How one experience will shape the next

Isn’t it interesting how life experiences, even at a very young age, can affect how you approach problems later in life? 

I’ve had a number of people ask me how Carl and I can stay so positive in our current situation. 

“I’m not sure how you’re doing it - I’d be a mess,” they say. 

“You seem like you’re doing so well with this - how?” they ask.

Let’s get one thing straight - cancer is a tough diagnosis to hear. It’s a long, grueling process toward healing. It’s not easy, and my feelings toward it aren’t the same from day to day.

But people’s comments have made me wonder where my perspective came from. 

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Halfway is the hardest

I’m HALFWAY through chemo!

That means I’ve had three (successful) rounds of TCHP.

But that also means my body is starting to experience the cumulative side effects of three successful rounds of TCHP.

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Jennifer Hoverstad
When you can't see what's around you

We went camping this weekend for the first time as a family. And by camping, I mean we rented the cutest little cabin in Cliffs of the Neuse State Park. We enjoyed a campfire dinner, made s'mores and took a little hike on the trails by the river. 

However, when the sun went down and bedtime showed up, the real trouble started.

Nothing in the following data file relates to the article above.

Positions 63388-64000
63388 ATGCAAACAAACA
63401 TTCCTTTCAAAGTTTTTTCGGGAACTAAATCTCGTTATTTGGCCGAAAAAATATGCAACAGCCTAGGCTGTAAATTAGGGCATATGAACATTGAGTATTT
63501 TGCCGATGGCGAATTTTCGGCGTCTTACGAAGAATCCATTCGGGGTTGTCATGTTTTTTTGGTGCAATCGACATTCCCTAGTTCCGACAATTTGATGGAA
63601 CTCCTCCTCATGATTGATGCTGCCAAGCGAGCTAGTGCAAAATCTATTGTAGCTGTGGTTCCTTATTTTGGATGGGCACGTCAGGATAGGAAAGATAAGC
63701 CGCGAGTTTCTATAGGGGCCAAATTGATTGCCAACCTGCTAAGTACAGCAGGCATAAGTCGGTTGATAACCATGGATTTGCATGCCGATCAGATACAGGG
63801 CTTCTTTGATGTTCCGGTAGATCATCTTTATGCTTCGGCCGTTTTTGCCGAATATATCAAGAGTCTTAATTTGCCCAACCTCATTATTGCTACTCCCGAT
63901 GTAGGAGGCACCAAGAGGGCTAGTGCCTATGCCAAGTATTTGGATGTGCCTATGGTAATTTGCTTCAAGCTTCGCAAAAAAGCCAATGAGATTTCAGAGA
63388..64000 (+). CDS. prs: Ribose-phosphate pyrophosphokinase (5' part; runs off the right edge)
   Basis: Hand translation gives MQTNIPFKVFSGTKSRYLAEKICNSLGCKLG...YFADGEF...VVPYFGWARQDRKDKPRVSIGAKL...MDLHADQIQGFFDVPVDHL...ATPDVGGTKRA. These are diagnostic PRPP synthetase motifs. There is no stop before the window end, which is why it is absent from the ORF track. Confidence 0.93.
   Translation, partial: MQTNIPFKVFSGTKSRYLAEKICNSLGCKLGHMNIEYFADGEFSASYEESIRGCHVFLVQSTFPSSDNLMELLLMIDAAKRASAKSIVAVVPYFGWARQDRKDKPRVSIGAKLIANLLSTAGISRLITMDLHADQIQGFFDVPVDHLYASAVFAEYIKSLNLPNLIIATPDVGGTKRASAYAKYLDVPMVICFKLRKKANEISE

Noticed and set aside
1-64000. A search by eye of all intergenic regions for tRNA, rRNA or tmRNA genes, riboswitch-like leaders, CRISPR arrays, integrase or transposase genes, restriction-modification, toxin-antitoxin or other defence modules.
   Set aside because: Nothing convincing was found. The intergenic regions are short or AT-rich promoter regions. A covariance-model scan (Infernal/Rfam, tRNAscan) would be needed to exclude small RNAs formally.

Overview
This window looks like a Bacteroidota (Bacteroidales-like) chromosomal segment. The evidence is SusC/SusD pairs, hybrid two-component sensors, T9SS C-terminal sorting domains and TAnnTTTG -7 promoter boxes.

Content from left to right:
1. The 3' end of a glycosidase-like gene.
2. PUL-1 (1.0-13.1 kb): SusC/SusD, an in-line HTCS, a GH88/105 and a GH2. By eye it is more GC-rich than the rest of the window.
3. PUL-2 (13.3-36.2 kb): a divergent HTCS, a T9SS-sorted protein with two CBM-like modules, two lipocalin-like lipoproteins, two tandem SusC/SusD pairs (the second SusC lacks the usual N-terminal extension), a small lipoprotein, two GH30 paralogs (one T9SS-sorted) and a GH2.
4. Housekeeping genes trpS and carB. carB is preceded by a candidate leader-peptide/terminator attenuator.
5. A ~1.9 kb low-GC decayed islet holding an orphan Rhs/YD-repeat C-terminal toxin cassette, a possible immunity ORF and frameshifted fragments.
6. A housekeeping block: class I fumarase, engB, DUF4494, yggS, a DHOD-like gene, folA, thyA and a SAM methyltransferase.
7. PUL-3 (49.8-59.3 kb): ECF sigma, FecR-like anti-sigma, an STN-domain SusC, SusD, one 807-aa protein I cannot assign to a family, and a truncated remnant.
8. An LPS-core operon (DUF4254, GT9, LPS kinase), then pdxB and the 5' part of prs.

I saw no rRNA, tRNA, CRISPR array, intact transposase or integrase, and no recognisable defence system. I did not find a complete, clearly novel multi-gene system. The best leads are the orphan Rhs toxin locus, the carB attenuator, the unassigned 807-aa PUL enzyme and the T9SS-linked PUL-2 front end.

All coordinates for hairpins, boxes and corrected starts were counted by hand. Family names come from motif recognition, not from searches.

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Jennifer Hoverstad
A Hairy Situation

They say for most women, losing their hair is the hardest part of breast cancer treatment.

While I'm just starting to shed and haven't completely lost mine yet, I will say that the idea of it and the anxiety of thinking about it hasn't been easy. 

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One Week Post-Chemo

One week post-chemo!

"They" say that's one of the toughest weeks. The one right after chemo, especially your first round. It's a week of figuring out how your body will respond after the infusions, and it's different for every person.

In fact, because the infusion can have such a wide variety of side effects on your body, the standard protocol is go day by day "day 1, day 2, day 3, etc." 

I'd argue that hour by hour would be more realistic, but no one has time to count hours and symptoms. 

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Jennifer Hoverstad